Peering into the increasingly uncertain future of American Jewish support, Israel and its supporters have been more openly embracing the Christian Zionist movement despite its socially conservative agenda inimical to most Jews and even the outright antisemitism of its leaders.  See this New York Times article. Israel clearly hopes to continue its outsize influence on US politics despite the rapidly eroding support among younger Jewish Americans.

The new generation of US Jewish activists is the subject of a new documentary film, “Israelism,” nearing completion and scheduled for release over the next year. You can view the trailer above, and go to the website here.  The project is catching on; on Facebook, the trailer received 150,000 views in just two days.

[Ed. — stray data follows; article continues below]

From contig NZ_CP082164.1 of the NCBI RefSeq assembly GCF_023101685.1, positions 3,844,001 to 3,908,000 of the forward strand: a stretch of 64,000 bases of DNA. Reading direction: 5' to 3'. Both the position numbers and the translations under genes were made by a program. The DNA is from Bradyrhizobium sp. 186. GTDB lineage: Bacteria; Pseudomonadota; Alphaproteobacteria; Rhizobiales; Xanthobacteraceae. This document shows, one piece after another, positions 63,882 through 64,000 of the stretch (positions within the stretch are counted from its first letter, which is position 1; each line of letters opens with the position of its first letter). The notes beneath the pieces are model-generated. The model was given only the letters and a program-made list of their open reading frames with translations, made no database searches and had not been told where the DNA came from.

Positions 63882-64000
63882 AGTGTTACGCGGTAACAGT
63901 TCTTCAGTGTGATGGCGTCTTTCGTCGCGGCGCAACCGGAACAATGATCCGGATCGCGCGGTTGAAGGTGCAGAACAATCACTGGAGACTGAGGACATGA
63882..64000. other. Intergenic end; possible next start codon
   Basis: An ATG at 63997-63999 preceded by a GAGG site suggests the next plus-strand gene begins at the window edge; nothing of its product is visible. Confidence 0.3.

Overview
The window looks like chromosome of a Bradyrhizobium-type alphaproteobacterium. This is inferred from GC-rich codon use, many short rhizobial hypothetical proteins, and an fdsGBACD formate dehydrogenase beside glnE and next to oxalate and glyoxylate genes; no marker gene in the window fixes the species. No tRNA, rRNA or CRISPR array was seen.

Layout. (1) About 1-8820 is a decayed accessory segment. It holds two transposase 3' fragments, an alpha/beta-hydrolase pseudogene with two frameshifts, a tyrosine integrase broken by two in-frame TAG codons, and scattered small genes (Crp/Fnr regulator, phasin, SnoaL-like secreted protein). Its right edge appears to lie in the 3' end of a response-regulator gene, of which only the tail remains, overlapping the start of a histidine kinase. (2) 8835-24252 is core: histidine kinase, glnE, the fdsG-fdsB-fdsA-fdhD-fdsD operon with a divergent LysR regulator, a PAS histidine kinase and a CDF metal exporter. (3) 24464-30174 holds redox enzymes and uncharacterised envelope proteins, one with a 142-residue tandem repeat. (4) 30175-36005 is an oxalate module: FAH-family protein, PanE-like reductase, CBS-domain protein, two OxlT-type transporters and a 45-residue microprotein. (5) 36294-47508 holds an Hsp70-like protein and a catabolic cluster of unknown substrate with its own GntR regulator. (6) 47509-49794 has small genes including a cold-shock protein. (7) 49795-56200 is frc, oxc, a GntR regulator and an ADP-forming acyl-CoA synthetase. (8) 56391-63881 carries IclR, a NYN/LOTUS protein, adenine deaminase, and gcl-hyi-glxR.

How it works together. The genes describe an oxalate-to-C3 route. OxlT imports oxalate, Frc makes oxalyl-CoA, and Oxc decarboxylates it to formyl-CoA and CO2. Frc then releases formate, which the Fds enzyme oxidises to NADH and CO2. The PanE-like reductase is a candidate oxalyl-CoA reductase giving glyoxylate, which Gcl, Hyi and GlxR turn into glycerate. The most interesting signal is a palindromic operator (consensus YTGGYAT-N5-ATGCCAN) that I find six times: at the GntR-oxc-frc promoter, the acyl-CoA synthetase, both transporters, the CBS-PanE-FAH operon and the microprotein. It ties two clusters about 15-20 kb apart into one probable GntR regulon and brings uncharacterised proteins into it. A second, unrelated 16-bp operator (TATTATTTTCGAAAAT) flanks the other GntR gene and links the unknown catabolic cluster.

While the film itself has a decidedly left-wing perspective, the filmmakers interviewed prominent folks across a wide spectrum of opinion, including Abe Foxman, former head of the ADL; friendly critics of Israel (aka “liberal Zionists”) such as Peter Beinart and Jeremy Ben-Ami; as well as much harsher critics Noam Chomsky and Cornel West.

But the real stars are the mostly younger Jewish activists: Simone Zimmerman, Emily Mayer, Alissa Wise, Rebecca Vilkomerson, and many others.  The film captures the spirit of these energetic, articulate activists, virtually all of whom were raised in safe Zionist households.  They recount their discovery of the dark underside of the Israel they were raised to love and support without reservation. Their choice to empathize with, and actively campaign for, Zionism’s victims, whether motivated by Jewish religious principles or by Jewish secular identity, is rapidly changing the relationship between Israel and the community it had considered among its most steadfast international supporters.